Going Green at the Spur Clean Up in the Smokies


As part of the Earth Week Celebration in Gatlinburg (April 18–23, 2016), the Hilton Garden Inn is presenting the Spur Clean Up on Wednesday, April 19, 2016, from 9 a.m. to 12 p.m. For this event, the City of Gatlinburg is teaming up with Keep Sevier Beautiful to pick up trash along the Spur, which is a section of the Great Smoky Mountains National Park between Gatlinburg and Pigeon Forge.

If you’re planning to visit the Smoky Mountains this April, the Spur Clean Up is a great way for you to go green and help preserve the natural beauty that thousands of visitors travel every year to see. Bring a pair of gloves and meet at the Gatlinburg Spur’s Welcome Center at 9 a.m. to participate. You’ll be joined by many others, including Gatlinburg businesses and organizations, in an effort to pick up any litter that’s been left behind. And to say thank you for your help, Ben & Jerry’s Ice Cream will be giving out FREE ice cream to all Spur Clean Up participants!

The Spur Clean Up is not the only Earth Week event we hope you’ll attend. There’s also a clothing giveaway, an Earth Day 5K Run/Walk, and recycling events for kids. And, of course, the highlight of the week is the 9th Annual Earth Day Festival on Thursday, April 21, 2016, from 3 p.m. to 6 p.m. at Mynatt Park. You are invited to bring the entire family for free activities, games, crafts, and live music—all in support of keeping the Smoky Mountains beautiful and green for decades to come!

Going Green All Year Long
While participating in Earth Week activities and events is a great way to show your support for the Smokies and keep the community clean, there’s also some things you can do all year long to show your appreciation for the natural beauty of these mountains. No matter what time of year you visit, be sure to keep these 7 tips in mind while you hike, bike, or otherwise explore the Smoky Mountains.

  1. Take only memories. When you’re hiking through the Smoky Mountains, you’re bound to come across some beautiful and unique items: stones, feathers, historic artifacts, antlers. But do the environment a favor and leave them alone so the next visitor has the chance to enjoy them. Don’t take them home.
  2. Leave no trace. The rest of the phrase for tip #1 is “Take only memories … leave nothing but footprints.” And that’s exactly it: don’t leave anything behind except your footprints. Be sure to pick up any trash or debris that you bring with you into the Smokies. This is perhaps the most important tip you should adhere to. If every visitor to the Smoky Mountains would pick up his/her own trash each visit, we wouldn’t need events like the Spur Clean Up in April!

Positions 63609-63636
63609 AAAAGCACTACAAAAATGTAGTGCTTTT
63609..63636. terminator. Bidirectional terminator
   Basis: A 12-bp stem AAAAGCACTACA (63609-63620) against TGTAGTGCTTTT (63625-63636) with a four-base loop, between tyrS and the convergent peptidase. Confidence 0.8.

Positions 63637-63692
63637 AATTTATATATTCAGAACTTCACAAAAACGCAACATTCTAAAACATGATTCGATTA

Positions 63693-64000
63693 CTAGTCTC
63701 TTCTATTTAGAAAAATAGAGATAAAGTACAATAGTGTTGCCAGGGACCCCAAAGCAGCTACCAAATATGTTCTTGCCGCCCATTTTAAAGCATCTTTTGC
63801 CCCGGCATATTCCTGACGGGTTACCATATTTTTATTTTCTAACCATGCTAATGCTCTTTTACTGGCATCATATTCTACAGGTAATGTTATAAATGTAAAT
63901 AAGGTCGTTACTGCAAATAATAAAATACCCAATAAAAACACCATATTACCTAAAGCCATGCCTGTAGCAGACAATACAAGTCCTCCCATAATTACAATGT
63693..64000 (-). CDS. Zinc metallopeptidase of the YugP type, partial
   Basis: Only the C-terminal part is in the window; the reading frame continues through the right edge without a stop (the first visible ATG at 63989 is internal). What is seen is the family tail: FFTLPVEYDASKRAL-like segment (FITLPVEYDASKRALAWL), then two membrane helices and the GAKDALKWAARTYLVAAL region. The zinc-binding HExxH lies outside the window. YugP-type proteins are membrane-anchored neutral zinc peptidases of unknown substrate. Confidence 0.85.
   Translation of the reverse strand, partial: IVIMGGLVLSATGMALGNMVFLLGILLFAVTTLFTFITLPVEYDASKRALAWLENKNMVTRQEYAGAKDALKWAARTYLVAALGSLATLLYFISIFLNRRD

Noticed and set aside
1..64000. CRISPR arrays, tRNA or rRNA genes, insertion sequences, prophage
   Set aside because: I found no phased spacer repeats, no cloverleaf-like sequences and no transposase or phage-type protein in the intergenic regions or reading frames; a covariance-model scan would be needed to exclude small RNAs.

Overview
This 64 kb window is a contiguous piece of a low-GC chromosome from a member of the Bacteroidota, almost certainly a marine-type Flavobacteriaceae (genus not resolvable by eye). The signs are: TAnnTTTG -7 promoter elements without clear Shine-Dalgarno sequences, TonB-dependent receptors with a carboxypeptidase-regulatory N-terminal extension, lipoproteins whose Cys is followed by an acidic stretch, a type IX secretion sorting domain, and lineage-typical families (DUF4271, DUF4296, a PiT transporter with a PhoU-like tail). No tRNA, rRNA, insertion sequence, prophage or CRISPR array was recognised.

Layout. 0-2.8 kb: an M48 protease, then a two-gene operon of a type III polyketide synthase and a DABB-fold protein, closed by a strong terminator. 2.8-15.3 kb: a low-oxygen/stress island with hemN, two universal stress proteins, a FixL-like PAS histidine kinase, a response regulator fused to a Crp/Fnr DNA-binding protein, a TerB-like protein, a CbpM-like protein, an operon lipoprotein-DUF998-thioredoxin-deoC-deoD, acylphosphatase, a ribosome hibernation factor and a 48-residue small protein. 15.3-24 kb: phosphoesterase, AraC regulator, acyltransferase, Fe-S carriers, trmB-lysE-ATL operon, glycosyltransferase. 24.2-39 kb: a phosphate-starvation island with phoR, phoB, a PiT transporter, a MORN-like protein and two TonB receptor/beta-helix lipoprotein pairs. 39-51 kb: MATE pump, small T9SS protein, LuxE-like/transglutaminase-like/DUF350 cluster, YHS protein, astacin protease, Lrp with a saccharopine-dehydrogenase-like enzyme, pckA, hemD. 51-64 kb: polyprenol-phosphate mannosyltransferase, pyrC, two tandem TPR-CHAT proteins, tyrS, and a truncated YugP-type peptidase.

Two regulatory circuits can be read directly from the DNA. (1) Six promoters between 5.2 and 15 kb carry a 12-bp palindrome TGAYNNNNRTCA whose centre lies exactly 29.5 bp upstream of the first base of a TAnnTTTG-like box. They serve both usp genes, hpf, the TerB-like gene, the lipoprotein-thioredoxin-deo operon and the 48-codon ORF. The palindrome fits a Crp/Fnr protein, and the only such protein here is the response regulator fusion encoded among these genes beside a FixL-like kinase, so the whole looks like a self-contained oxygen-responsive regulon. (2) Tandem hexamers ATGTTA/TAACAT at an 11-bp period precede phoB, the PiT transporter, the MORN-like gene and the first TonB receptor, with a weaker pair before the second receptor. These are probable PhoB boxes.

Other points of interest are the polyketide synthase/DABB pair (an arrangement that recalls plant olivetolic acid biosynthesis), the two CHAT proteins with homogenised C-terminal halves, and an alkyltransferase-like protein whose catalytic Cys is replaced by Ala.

3. Practice “negative trace.” Take the principle of “leave no trace” one step further by practicing “negative trace”—that is, pick up not only your own trash, but the trash that others have left behind, too. Sometimes Smoky Mountain visitors don’t realize when wrappers and containers have fallen out of their pockets or bags. You can help them out and help out the environment by taking care of it yourself. Remember to keep a small trash bag in your backpack for this purpose.
  4. Stay on the trail. Park rangers and guides don’t ask you to stay on the trail just so you don’t get lost (although that’s a very important reason not to venture on your own). They also don’t want you to trample plants, flowers, and other live vegetation found within the national park. By hiking off the trails, you are potentially widening the path and destroying natural habitats that plants and animals have thrived on for centuries.
  5. Don’t alter nature. When you’re venturing through the Great Smoky Mountains National Park, it might be tempting to carve your name into a tree or a rock to designate that you’ve been there. Especially after finishing a strenuous climb like the hike to the summit of Mount LeConte, you might want to memorialize that occasion. But that’s what your camera is for. Take a picture and hang it up in your house. Don’t leave your imprint in nature. This principle also applies to historic sites within the park.
  6. Don’t feed the animals. Depending on the time of year you visit the Smokies and the sites you plan to visit, you might come across black bears, deer, elk, and more. While we want you to enjoy the unique opportunity this national park affords to view these animals in their natural habitat, please don’t attempt to feed them. By doing so, you give them a taste for human food and encourage animals to raid campsites or approach other hikers in the future, not to mention the danger you’re putting yourself in by feeding a wild animal. Be sure to properly store and dispose of any food you bring into the Smokies.
  7. Pick up after your pets. Not all of the areas in the Smoky Mountains permit pets, but if they do, be sure to follow all the park rules, which include keeping your pets on a leash and cleaning up after them during your hike. This is out of courtesy to other hikers and helps to keep the Smoky Mountain environment as natural and pristine as possible.